Why do people do this? Statistically speaking, adults who say these things are usually right: they’re speaking from experience, albeit their own experience, and they’re not stupid. But that’s not an excuse to tell anybody, and especially a child, that their feelings are invalid or somehow wrong because they will probably be changed by time. Those younger than you may lack experience, but that doesn’t make their opinions wrong – just different.

I got lucky. My parents were always brilliant at nurturing and helping me through anything I felt was right… even the decisions which in hindsight make me cringe or were blatantly just anti-conformism for anti-conformism’s sake (and the huge area of crossover between the two). I’ve spoken to many, many people who had a far more upsetting experience in this area than I did, and even those whose growth as an individual, I expect, was crippled by the blind criticism of their parents.

The best thing about being my age is that almost nobody tries to tell me I’m wrong in my opinions based on their age and experience, under the implication that I will in time see my mistake. The exception, of course, is the devoutly religious, who still insist that "after death" I’ll understand that they were right.

They’ll see.

8 replies to The Best Thing About Being My Age

  1. I agree with your post, but are you roundly condemning the older saying that the younger will realise their mistake or the very notion? I have watched younger friends doing things that I used to do (and you hint at feeling the same in your post) so is this hypocrisy? That last bit’s come out a bit more accusatory than I’d have liked but I hope you get my meaning, or rather my confusion about the point you are making.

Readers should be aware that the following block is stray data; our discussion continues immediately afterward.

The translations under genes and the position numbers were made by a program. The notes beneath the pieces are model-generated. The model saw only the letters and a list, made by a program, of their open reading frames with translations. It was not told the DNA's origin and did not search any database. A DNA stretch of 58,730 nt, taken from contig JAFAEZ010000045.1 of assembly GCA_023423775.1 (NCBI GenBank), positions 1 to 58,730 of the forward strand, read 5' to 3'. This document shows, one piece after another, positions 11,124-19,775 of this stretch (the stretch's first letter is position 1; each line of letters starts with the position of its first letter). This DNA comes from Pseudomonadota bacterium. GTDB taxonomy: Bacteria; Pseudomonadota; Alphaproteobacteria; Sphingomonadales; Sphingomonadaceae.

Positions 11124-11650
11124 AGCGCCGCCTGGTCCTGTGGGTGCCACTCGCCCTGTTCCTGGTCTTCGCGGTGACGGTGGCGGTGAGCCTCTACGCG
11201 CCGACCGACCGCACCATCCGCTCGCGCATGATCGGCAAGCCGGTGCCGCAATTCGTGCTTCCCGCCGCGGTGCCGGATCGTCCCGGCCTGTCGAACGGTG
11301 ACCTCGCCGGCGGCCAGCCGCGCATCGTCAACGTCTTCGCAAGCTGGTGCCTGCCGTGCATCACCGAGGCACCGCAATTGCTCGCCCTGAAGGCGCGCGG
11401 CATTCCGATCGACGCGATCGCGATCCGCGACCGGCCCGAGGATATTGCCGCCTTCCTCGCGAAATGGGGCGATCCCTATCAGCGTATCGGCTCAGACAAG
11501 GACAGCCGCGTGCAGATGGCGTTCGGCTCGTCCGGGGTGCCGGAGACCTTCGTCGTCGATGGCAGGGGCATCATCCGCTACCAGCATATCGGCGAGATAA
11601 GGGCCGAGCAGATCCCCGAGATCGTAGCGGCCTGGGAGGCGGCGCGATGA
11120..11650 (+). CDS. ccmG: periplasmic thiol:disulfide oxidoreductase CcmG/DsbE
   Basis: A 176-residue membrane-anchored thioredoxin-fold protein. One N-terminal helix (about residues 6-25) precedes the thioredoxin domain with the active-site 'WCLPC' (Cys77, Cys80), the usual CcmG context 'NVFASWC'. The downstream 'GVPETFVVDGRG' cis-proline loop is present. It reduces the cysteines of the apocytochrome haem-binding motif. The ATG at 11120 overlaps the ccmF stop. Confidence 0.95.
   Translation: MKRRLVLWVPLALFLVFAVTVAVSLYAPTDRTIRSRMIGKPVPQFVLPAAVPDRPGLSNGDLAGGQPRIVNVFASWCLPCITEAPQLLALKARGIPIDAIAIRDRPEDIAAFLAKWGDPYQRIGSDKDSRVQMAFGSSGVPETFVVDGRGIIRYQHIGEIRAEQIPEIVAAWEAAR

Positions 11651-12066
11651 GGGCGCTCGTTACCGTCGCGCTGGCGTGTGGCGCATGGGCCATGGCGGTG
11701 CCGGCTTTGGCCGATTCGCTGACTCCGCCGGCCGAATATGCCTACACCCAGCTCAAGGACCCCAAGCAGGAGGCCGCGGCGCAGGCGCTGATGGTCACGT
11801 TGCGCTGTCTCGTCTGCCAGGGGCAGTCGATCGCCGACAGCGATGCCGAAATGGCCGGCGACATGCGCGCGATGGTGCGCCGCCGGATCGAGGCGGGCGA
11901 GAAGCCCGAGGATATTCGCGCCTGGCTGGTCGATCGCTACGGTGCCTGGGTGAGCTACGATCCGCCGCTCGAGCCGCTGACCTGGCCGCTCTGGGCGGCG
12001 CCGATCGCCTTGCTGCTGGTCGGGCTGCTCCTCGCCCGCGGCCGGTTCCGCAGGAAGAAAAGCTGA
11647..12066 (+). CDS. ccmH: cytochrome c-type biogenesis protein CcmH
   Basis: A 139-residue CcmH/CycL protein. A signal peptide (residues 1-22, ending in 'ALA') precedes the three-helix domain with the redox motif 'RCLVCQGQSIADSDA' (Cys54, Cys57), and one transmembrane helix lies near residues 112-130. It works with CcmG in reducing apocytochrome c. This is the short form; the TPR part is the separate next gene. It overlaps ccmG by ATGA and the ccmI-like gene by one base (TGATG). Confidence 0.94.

I realise that you want to talk about your views on marriage in a later post but just a couple of thoughts that it raises in my head: the tax benefits of marriage (I guess falling under positive discrimination) and the other legal rights of a spouse such as determining medical treatment and even being briefed on your medical condition having been legally defined as family. IT worries me that should the worst happen Claire could be legally and ethically left uninformed about your condition and treatment because she’s not (nor likely to be) legally your spouse.

    With regards the religious objection, I like to remember the saying of Buddha: “Believe nothing, no matter where you read it or who said it, not even if I have said it unless it agrees with your own reason and your own common sense.”

    Or to put it another way “What might be right for you / May not be right for some/ It takes, diff’rent strokes / it takes, diff’rent strokes / it takes diff’rent strokes to move the world!”

    More on that later.

  2. Quick point about marriage tax benefits: it’s a myth. Most taxes are the same, and any differences make a married couple *worse* off for being treated as a single unit financially. I warned my dad about this, but he went and got married anyway, and has found that he and his wife have both lost their widows pensions. Any rights that you gain from marriage can be gained separately by any appropriate legally binding contract you draw up. Most of these aren’t necessary for us now, relating to children and property etc. Certainly, not marrying allows you to pick and choose the benefits you want, when they apply, without getting them all in a great big taxful lump.